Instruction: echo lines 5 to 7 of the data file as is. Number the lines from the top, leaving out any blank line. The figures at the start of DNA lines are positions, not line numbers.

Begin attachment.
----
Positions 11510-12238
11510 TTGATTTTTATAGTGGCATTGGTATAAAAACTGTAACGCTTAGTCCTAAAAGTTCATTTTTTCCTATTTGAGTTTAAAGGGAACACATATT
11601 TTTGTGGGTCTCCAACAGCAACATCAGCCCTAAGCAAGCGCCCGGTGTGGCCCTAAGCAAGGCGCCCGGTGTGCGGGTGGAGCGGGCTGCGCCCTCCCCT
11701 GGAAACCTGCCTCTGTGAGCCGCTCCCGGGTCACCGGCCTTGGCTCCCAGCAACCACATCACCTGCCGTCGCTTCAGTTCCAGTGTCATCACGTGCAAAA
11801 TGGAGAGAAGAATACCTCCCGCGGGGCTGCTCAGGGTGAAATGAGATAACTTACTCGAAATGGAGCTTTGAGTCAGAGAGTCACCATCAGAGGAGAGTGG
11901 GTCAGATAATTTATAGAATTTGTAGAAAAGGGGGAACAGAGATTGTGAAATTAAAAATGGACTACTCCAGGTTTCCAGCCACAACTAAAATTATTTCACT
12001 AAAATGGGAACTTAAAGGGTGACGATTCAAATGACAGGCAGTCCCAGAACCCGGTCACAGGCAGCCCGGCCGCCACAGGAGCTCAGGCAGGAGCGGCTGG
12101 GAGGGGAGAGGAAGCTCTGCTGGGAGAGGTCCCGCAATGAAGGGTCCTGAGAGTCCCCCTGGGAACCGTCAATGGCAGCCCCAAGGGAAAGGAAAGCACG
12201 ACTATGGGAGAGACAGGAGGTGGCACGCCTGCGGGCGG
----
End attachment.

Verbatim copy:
11801 TGGAGAGAAGAATACCTCCCGCGGGGCTGCTCAGGGTGAAATGAGATAACTTACTCGAAATGGAGCTTTGAGTCAGAGAGTCACCATCAGAGGAGAGTGG
11901 GTCAGATAATTTATAGAATTTGTAGAAAAGGGGGAACAGAGATTGTGAAATTAAAAATGGACTACTCCAGGTTTCCAGCCACAACTAAAATTATTTCACT
12001 AAAATGGGAACTTAAAGGGTGACGATTCAAATGACAGGCAGTCCCAGAACCCGGTCACAGGCAGCCCGGCCGCCACAGGAGCTCAGGCAGGAGCGGCTGG